#GoodbyeTNS – The founder’s thoughts
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As The National Student closes its doors at the end of the week, founder James Thornhill tells us what the platform means to him.
As it is announced that is it shutting down for good, being asked “What does The National Student mean to you?” and “What has it taught you?” is overwhelming. How do I even begin to put into words what this publication means to me?
It means 17-years of my life (15 of those being in charge of the publication, up to 2010 being responsible for everything). It means being a 20-year-old with an idea to produce the UK’s first independent national student publication. It means a 74-hour straight workday to get an issue out. It means having a vision that hundreds of students could get the kind of opportunities and support I wasn’t getting as a journalism student.
I’m now 37. I wouldn’t be who I am without The National Student, and it wouldn’t be what it is without me. It’s strange to see it go.
In 2002, in a few short months, I learnt about printing, editing, distribution, advertising sales, legal matters, writing business plans, selling advertising space and, somehow, we released a test issue of 5,000 in April 2003.
I suddenly learnt about politics - as many Student’s Unions didn’t want an independent student voice on their campus. I leaned to problem-solve to a greater level, finding a distribution network via the biggest private student accommodation companies all over the UK. In February 2004, 100,000 copies went to campuses.
The rest, they say, is history. I have enough stories to fill a book. It may be a story that I will tell in future, but the real story to tell right now is its legacy of students who now work in the media.
Over the years over 1,000 young people got their start with us and thrived because of the support we gave them. They work at the Times, the Guardian, Metal Hammer, NME, the Bureau of Investigative Journalists, the BBC, LBC, and Heat to name just a few. Renowned photographers, filmmakers, novelists, policymakers, researchers and radio hosts also tasted the media with us.
Take the story of Lucy Miller, who ends as Editor-at-large of the publication. She started off writing, became a Campus Editor for Lancaster and did such a good job. She was given an internship at BigChoice Group and never left. She became my strongest on-going ally in delivering on The National Student and its manifesto of helping students.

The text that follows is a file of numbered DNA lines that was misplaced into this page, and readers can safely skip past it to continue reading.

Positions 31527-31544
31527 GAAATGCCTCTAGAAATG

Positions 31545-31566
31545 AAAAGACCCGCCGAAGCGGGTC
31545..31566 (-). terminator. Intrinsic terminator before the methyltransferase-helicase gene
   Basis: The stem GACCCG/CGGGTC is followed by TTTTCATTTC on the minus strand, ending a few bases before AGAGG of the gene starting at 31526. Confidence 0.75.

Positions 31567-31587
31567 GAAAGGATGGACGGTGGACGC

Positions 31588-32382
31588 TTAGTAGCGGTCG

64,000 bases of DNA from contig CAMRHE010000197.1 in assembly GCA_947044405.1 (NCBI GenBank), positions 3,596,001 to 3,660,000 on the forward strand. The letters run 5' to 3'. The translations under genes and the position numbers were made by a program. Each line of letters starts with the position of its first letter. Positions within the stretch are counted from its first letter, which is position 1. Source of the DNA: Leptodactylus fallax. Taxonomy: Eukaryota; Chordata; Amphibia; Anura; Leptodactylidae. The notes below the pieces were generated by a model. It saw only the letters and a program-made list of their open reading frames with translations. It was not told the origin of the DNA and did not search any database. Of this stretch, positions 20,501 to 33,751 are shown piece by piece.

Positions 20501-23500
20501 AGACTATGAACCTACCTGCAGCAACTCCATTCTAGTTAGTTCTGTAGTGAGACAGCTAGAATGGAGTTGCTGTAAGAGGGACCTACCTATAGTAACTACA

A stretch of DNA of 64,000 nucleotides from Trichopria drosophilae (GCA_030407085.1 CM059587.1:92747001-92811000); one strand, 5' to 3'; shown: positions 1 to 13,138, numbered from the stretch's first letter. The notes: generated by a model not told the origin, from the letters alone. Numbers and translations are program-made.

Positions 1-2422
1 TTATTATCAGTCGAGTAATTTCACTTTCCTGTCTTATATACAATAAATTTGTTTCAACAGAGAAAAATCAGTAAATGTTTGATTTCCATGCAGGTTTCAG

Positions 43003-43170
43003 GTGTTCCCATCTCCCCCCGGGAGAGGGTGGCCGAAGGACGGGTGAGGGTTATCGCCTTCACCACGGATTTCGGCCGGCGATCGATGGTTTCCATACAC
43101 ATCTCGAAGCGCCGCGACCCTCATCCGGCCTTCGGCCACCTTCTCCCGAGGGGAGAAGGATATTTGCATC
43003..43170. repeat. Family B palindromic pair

Alone, Lucy would be enough of a success story. She reflects the real legacy of The National Student and what I am most proud of. This was always the point.
Look at the things we’ve done! We interviewed Amy Winehouse at the start of her fame, infiltrated the Church of Scientology, visited child survivors of the Lord’s Resistance Army, got tied up by Lucy Lawless, annoyed Liam Neeson with our questions, got complaint calls about our April Fools story suggesting all students would have to attend morning assemblies and had an article on self-harm incorporated into a handbook on the subject for school children.
This is less than 1% of what we did. Every student who has contributed has their own story about what they did for The National Student, their own story to tell.
We started with no money, survived near bankruptcy and made it financially sound, only to ride a recession, all the while getting the publication out and giving our writers a platform.
In 2016, having been working with BigChoice Group for six years, we redefined what a student print magazine could be, again, with a stunning relaunch. That issue is a proud moment in our history.
What does The National Student mean to me? Everything, but right now mostly pride. I didn’t know how it would all work out but seeing the number of people doing what they love because I took a risk, with no money and no clue is my proudest achievement.
It's hard to be too sad when thinking about all the excellent content we published, the careers we started and the lives we changed.
It may be going, but the legacy lives on in all the work being produced by those that got their start with us. I couldn’t really ask for much more.